3. We believe … in TRADITIONAL fidelity—faithfulness to the Traditions passed down from Jesus Christ, His Apostles, and their followers. In 2 Thessalonians 2:15, St. Paul the Apostle taught the Thessalonians to hold fast the Traditions which you were taught, whether by word or our epistles. Even at such an early date of the Apostolic period, they were referring to two sources of Tradition: oral (by word) and written (by our epistle). These two aspects of Tradition form what is referred to as Holy Tradition today. The written is the Holy Scripture. The oral is that which has been passed down from the Fathers of the Church to their spiritual children, especially found in the creeds, canons, liturgical services, lives of saints, and writings of the Holy Fathers. From these two sources we also see that there is a difference between mere human tradition (cf. Matthew 15:3) and Apostolic tradition. The Apostles based their tradition on that which they received from Jesus Christ, the Lord God and Savior. Writing regarding the mystery of Holy Communion, in I Corinthians 11:23, St. Paul reveals, I received of the Lord that which I delivered unto you, and he proceeds to describe Holy Communion. He refers to this in verse one of the same chapter as keeping the traditions as I delivered them to you. This traditional faithfulness refers to the whole content of basic Christianity, which includes the Holy Scriptures, theology, liturgical practice, icons (which come from Apostolic times), the study of the lives of saints (what you find in Hebrews chapter 11 and continued throughout Church history), the study of the Holy Fathers and their teachings, etc. This traditional faithfulness is found today not only in the things found in other Orthodox bodies, but also in distinctive aspects like not having pews in our churches in keeping with the ancient mode of worship, going by the Julian Calendar (the same one in use at the time of Christ and His Apostles), etc. In other words, to be faithful to the Tradition of the Apostolic, Orthodox Church we refuse to be intimidated by the fashion of our times. We prefer to share in the Cross of our Savior to whatever degree just to be found faithful to that which has been delivered to us in these times. When we are in the fullness of Tradition (as opposed to the traditions of men, which are the products of the fallenness of this world), we inherit not only the Tradition itself, but also an approach to the Tradition that is humble, loving, simple and sober. Being in the spirit of the Tradition, we will be able to defend it against the arbitrariness of fallible human teachings.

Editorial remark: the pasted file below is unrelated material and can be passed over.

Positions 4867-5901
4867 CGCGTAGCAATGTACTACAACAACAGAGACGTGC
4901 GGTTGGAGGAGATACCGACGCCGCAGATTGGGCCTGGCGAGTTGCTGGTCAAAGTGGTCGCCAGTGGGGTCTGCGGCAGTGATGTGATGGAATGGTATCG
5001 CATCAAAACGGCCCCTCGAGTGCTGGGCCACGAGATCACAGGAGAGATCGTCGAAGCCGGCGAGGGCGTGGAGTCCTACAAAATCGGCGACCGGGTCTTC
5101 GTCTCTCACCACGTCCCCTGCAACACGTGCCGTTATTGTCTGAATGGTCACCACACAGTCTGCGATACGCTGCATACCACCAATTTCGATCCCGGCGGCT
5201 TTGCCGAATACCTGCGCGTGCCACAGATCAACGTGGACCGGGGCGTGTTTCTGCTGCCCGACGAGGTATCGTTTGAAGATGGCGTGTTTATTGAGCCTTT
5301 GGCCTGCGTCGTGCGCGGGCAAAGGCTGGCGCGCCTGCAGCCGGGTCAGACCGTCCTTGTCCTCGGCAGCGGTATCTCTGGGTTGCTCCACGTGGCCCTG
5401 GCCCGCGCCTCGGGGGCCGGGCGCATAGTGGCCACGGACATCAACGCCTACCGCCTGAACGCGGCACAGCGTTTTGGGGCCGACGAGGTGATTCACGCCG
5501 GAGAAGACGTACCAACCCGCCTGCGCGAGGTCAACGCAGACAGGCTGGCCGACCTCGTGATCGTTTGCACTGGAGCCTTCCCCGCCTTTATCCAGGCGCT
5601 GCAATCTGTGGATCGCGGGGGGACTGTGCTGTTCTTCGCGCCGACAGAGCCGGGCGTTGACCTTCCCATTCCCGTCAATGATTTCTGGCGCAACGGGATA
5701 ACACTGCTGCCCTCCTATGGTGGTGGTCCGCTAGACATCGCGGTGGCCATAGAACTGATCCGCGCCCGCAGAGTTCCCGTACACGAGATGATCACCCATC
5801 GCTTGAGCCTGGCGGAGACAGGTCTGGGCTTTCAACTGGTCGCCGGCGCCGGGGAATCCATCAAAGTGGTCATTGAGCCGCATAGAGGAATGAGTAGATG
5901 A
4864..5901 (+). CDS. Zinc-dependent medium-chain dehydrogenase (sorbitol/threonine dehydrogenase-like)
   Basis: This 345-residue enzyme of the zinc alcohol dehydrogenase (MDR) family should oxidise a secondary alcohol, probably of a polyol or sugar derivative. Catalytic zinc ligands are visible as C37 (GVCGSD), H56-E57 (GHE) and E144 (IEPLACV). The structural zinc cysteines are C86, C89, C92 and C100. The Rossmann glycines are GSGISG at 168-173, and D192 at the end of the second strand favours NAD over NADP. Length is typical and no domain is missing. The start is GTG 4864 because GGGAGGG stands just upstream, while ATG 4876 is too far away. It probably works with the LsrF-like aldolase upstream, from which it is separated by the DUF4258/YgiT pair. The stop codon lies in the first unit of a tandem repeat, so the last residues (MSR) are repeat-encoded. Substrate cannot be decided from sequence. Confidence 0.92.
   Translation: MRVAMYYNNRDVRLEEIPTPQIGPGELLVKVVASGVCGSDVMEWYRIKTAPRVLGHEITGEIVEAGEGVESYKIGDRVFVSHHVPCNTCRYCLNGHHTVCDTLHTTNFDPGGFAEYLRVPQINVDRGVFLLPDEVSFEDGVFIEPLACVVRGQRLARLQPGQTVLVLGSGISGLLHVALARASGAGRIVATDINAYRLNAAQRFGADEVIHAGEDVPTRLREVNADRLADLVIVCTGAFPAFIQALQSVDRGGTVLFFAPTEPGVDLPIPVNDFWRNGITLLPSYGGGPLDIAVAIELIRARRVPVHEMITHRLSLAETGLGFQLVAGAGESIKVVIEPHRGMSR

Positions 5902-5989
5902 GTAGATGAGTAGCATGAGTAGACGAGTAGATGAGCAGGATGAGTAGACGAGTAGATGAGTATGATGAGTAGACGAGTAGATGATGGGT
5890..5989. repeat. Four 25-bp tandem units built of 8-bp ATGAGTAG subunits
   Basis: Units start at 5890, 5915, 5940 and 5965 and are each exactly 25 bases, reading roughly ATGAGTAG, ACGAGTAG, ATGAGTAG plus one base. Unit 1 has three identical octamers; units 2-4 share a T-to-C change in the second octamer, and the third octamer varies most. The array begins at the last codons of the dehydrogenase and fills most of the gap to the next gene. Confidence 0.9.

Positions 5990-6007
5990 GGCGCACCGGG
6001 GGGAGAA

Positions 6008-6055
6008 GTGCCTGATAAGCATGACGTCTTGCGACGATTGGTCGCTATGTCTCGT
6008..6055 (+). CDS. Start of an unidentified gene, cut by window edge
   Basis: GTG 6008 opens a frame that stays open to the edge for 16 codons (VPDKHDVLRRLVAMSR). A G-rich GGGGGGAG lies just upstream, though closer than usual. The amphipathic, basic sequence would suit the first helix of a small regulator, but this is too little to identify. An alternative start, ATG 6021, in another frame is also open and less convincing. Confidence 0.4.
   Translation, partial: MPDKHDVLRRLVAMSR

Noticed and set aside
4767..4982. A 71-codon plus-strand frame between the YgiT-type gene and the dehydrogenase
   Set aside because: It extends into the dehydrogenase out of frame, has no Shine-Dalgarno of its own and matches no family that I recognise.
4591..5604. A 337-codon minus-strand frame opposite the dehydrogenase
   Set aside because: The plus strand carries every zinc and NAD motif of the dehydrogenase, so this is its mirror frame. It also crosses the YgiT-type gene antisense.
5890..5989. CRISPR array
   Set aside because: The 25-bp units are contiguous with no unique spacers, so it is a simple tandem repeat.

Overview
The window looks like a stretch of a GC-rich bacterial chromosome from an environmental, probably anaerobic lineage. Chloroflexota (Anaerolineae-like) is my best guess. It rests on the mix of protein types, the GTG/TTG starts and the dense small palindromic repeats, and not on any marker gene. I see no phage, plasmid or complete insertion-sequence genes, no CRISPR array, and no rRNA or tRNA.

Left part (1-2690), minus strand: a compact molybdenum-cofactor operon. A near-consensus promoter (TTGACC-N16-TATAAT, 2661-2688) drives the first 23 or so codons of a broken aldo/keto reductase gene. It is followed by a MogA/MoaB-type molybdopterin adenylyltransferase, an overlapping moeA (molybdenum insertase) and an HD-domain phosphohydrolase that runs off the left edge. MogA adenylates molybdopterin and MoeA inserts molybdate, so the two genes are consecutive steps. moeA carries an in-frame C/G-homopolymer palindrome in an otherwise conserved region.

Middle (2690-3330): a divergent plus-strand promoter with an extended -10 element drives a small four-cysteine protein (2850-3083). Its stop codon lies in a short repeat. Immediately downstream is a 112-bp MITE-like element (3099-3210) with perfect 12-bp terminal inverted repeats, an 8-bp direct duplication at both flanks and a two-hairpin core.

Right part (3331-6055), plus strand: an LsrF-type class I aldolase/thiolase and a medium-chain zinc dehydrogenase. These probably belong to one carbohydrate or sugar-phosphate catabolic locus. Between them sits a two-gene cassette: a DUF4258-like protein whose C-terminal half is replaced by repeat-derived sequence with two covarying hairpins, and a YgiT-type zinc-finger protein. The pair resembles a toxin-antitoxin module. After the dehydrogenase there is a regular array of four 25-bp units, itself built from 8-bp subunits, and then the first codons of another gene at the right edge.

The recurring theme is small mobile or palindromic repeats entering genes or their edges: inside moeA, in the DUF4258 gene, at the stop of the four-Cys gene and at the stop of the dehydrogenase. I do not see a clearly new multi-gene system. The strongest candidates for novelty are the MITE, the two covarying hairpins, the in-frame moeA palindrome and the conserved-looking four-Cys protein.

4. We believe … in TRANSMISSIONAL fidelity—faithfulness to those who passed on this holy Faith to us. Holding to this, Holy Tradition cannot be recreated, reinvented or imitated, as many have tried to do solely through studying books. It is received through personal Transmission. Transmissional faithfulness is holding to the living link that passed this holy Faith on to us. You are in a direct link with those who have been taught and led by saints. What we have received comes from suffering Christianity. It has produced saints in recent times. It is the kind of Christianity that gave the strength to millions to become martyrs in this past century. The first love which they begat in us we believe we must struggle to preserve and pass on to others. Transmissional fidelity is that which we receive as from father to son. The father, as a human being, may be mistaken, fallen, confused or ignorant, yet the son, if he remains in a spirit of sober, filial love, acquires from him the substance or content of what it means to adhere to the fullness of truth. This fidelity enables one to hold to the true and good in the preceptor, while accepting that he has human limitations. It is like an electric wire that permits the fullness of grace to be transmitted. When, on the other hand, one proudly attempts to revise what has been transmitted, setting one's opinions against the transmissional imperfections, then one severs one's connecting joint with his supporting bone in the Body of Christ. In the last days, our Lord Jesus Christ said the love of many will wax cold (Matthew 24:12) due to lawlessness and taking offense. Having a daring, tenacious love is essential in these times of fickle relationships. St. Paul wrote to his disciple and co-apostle Timothy, Endure hardship as a good soldier of Christ Jesus, and again, do not be ashamed of the testimony of our Lord, nor of me His prisoner, but share with me in the sufferings for the gospel according to the power of God (2 Timothy 2:3, 1:8). To preserve our first love, these are the inner attitudes that must be cultivated in these times.